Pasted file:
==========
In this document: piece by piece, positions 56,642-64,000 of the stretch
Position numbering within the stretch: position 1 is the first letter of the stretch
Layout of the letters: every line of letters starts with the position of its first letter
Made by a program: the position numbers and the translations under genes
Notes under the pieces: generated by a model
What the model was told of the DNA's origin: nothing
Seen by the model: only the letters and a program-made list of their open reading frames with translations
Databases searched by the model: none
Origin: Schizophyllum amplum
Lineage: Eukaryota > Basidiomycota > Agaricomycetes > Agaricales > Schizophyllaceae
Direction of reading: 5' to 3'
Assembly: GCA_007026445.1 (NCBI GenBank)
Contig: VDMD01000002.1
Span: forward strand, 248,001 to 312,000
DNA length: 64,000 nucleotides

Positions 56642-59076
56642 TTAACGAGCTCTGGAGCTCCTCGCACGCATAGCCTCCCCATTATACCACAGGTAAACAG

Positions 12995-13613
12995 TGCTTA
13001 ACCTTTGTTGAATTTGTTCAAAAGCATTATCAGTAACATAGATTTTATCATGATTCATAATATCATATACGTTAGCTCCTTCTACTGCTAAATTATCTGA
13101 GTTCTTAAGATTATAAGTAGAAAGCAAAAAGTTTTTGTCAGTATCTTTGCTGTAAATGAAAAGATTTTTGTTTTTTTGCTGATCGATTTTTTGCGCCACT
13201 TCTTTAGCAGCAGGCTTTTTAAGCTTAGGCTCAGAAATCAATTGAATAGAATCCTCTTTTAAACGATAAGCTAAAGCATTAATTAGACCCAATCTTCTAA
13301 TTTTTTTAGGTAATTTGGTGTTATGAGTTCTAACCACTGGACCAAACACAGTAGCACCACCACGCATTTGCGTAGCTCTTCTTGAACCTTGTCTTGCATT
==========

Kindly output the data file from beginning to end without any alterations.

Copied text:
In this document: piece by piece, positions 56,642-64,000 of the stretch
Position numbering within the stretch: position 1 is the first letter of the stretch
Layout of the letters: every line of letters starts with the position of its first letter
Made by a program: the position numbers and the translations under genes
Notes under the pieces: generated by a model
What the model was told of the DNA's origin: nothing
Seen by the model: only the letters and a program-made list of their open reading frames with translations
Databases searched by the model: none
Origin: Schizophyllum amplum
Lineage: Eukaryota > Basidiomycota > Agaricomycetes > Agaricales > Schizophyllaceae
Direction of reading: 5' to 3'
Assembly: GCA_007026445.1 (NCBI GenBank)
Contig: VDMD01000002.1
Span: forward strand, 248,001 to 312,000
DNA length: 64,000 nucleotides

Positions 56642-59076
56642 TTAACGAGCTCTGGAGCTCCTCGCACGCATAGCCTCCCCATTATACCACAGGTAAACAG

Positions 12995-13613
12995 TGCTTA
13001 ACCTTTGTTGAATTTGTTCAAAAGCATTATCAGTAACATAGATTTTATCATGATTCATAATATCATATACGTTAGCTCCTTCTACTGCTAAATTATCTGA
13101 GTTCTTAAGATTATAAGTAGAAAGCAAAAAGTTTTTGTCAGTATCTTTGCTGTAAATGAAAAGATTTTTGTTTTTTTGCTGATCGATTTTTTGCGCCACT
13201 TCTTTAGCAGCAGGCTTTTTAAGCTTAGGCTCAGAAATCAATTGAATAGAATCCTCTTTTAAACGATAAGCTAAAGCATTAATTAGACCCAATCTTCTAA
13301 TTTTTTTAGGTAATTTGGTGTTATGAGTTCTAACCACTGGACCAAACACAGTAGCACCACCACGCATTTGCGTAGCTCTTCTTGAACCTTGTCTTGCATT